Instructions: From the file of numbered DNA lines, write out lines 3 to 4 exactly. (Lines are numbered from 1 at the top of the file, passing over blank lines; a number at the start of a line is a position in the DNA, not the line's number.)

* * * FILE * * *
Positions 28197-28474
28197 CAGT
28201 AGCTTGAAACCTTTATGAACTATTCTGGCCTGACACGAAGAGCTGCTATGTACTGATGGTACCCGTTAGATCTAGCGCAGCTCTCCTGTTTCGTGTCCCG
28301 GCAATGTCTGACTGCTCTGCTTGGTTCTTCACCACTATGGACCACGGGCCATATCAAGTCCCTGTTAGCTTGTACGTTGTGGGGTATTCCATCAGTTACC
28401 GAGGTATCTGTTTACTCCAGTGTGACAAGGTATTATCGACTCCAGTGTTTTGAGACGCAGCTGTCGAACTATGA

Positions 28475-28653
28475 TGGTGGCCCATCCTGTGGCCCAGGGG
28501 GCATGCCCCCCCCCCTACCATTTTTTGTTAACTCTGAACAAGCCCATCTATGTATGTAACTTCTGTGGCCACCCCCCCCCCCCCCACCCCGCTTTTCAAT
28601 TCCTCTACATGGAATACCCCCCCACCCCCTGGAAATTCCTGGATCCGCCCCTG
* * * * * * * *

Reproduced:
28201 AGCTTGAAACCTTTATGAACTATTCTGGCCTGACACGAAGAGCTGCTATGTACTGATGGTACCCGTTAGATCTAGCGCAGCTCTCCTGTTTCGTGTCCCG
28301 GCAATGTCTGACTGCTCTGCTTGGTTCTTCACCACTATGGACCACGGGCCATATCAAGTCCCTGTTAGCTTGTACGTTGTGGGGTATTCCATCAGTTACC